The turbocharger has, in recent times especially, been quite popular with the car engine manufacturers. They help to increase the torque, power of the engine without compromising on the efficiency. The invention and usage of turbos dates back a long way in the engine development timeline and there are many advancements being made even to this day to squeeze the maximum potential out of them. But these technologies can only so much be developed and after a while, it is just money throwing in the R&D department without much of an output. And by the looks of it, that day is nowhere near for our beloved turbocharger.
The F1 teams are considered a benchmarks in the technological advancements that may be later used in the road going passenger cars. That have once again proved this by enhancing the performance of the turbo even more.
The many cars of Grand Prix this year will see an addition of a motor-generator unit which will share its shaft with the turbocharger. This means that at high RPMs, the exhaust gases will compress inlet air as well as generate electricity for the car’s hybrid system.
And it doesn’t stop here. The unit will also function as a motor so that at low RPMs, the turbo can be spooled up using the battery power to eliminate turbo lag.
Going a little more detail of its working, the motor-generator unit has 2 sub units. One is the MGU-H (Heat Motor Generator) and the other one is the MGU-K (Kinetic Motor Generator).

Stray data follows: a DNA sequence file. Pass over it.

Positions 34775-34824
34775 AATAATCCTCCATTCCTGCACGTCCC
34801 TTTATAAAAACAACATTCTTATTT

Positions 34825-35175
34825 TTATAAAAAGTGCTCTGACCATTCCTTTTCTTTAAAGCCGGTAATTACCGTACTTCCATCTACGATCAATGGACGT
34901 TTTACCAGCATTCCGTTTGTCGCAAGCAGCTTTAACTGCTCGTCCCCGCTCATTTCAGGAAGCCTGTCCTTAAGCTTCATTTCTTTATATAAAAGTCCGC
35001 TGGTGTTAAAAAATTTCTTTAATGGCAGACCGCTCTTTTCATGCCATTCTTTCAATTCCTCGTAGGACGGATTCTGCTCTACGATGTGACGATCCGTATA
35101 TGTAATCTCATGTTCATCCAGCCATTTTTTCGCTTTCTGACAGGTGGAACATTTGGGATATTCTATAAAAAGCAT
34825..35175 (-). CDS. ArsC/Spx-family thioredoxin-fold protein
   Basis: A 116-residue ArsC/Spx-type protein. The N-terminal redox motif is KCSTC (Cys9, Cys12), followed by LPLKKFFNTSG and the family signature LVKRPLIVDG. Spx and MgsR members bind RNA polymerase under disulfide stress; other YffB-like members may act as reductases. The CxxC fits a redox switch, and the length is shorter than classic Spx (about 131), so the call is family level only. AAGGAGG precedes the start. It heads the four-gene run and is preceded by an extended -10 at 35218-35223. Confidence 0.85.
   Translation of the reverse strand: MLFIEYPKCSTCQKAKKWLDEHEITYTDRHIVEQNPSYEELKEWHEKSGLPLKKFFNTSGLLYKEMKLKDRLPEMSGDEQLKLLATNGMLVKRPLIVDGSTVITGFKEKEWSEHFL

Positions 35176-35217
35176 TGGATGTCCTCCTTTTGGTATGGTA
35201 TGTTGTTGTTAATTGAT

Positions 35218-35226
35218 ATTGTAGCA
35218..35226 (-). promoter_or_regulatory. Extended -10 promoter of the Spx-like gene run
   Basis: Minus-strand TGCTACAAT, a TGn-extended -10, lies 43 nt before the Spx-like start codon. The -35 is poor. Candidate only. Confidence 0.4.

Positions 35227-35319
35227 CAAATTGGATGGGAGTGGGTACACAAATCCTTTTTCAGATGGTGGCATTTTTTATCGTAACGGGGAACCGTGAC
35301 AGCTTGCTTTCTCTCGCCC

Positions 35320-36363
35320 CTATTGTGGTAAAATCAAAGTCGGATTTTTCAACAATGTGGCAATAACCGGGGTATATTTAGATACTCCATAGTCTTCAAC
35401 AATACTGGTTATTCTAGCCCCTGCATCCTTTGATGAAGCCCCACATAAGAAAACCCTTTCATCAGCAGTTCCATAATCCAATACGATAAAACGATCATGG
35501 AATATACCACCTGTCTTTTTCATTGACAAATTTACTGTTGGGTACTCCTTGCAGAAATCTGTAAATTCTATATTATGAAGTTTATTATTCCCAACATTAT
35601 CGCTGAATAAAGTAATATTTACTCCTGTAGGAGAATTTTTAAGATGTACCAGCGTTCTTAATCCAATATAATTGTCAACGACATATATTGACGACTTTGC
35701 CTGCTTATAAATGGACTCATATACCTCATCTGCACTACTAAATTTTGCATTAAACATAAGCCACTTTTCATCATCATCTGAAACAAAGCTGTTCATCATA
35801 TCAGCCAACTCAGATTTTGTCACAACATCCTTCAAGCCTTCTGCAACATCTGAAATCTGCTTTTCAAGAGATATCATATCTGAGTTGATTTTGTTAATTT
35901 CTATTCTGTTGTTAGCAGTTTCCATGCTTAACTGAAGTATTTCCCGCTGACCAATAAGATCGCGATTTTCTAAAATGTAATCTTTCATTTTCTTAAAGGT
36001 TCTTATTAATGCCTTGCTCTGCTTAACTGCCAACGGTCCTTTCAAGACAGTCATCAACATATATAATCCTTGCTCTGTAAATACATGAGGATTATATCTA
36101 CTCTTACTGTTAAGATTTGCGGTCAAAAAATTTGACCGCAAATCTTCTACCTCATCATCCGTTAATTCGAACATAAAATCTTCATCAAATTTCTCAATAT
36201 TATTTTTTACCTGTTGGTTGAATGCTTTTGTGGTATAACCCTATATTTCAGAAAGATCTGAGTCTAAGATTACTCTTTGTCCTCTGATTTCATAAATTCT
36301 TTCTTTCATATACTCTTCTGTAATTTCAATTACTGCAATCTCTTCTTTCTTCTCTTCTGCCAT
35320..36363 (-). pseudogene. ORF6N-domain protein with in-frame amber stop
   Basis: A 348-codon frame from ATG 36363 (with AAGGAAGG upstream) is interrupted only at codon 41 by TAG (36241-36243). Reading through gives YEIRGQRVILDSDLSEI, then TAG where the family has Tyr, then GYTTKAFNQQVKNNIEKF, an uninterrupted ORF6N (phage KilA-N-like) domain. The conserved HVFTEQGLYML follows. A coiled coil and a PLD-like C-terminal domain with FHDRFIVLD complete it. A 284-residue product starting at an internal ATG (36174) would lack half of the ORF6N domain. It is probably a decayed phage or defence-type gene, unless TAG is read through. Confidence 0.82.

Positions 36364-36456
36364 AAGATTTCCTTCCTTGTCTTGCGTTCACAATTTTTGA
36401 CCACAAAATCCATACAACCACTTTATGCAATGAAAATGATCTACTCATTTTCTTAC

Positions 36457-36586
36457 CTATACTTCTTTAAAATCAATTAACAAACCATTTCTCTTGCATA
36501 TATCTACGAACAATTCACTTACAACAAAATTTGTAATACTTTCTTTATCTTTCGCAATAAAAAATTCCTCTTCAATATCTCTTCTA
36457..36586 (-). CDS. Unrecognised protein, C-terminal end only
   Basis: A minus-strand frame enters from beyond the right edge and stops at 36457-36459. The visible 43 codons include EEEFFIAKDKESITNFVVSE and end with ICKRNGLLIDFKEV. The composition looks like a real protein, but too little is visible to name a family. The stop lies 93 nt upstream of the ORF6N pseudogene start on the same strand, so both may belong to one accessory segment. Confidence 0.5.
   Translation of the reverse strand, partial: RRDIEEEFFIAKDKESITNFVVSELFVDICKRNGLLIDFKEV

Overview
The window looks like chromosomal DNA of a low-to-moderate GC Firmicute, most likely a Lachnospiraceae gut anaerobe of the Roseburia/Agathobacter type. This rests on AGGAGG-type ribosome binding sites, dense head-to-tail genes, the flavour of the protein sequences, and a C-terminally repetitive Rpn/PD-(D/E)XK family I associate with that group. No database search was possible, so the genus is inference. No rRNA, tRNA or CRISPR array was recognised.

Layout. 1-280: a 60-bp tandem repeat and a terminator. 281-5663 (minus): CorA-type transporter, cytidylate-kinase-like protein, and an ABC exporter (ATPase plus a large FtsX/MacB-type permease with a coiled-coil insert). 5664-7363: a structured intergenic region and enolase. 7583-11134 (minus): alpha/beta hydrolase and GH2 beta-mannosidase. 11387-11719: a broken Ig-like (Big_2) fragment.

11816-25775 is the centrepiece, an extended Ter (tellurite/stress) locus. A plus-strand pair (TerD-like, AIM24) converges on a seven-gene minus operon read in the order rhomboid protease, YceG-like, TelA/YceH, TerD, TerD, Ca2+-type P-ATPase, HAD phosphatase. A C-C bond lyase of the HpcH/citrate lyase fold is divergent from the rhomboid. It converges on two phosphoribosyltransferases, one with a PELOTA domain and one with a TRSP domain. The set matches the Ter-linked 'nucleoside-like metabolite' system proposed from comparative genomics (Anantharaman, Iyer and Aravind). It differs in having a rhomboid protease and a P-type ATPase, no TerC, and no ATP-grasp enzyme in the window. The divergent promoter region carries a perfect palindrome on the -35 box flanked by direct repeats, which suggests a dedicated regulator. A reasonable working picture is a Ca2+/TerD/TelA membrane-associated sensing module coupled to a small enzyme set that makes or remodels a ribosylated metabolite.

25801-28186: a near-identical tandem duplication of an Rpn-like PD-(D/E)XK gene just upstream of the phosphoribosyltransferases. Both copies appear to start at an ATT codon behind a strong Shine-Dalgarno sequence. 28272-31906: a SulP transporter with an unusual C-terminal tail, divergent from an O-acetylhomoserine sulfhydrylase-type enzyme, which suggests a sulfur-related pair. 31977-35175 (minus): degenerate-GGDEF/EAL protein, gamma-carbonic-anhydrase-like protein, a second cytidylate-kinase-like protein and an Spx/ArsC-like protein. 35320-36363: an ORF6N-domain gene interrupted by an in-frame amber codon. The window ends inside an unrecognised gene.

The MGU-H is essentially an electric motor connected to the turbocharger’s impeller shaft. As engine RPM rises, and the hot exhaust gases spin the turbo up to its 100,000 RPM peak, this motor can operate as a generator, converting heat energy from the exhaust gas into electricity. That electrical energy is then sent directly to the lithium-ion battery pack for use later, much like the KERS system F1 cars use. When, the driver needs an additional torque at low RPMs, say at the end of a corner, the same stored energy runs a motor that drives the turbos to provide an instant burst of acceleration. All this means that that cars will sip on only two-thirds of the fuel they did last year.
The automotive companies are not commenting on when will be able to see this tech in the road cars but that day may not be too far. While this idea may seem far-fetched at this point of time, research is being carried on on how to improve the efficiency of a turbo that may be more practical and production ready.
Take for example VW’s TwinCharger technology or Volvo’s Drive-E concept.
Both these work on the concept of using a turbo as well as a supercharger. The supercharger operates in low RPM conditions to provide boost without lag. When the RPM increases, the engine switches to the turbo for compressing air. This way optimum power can be extracted from the engine at all RPMs.
Another company that is developing this technology is called Eaton Corporation. Many might not heard of it but it is a major powertrain manufacturer. The chaps at Eaton are also developing a concept wherein an electrically driven supercharger provides the boost at low RPMs, with the turbo kicking in as the needle nears the redline.
Now it is just a matter of time before the concepts become production-ready. It will be really interesting to see these new technology at work on the roads and how it will behave in the real world.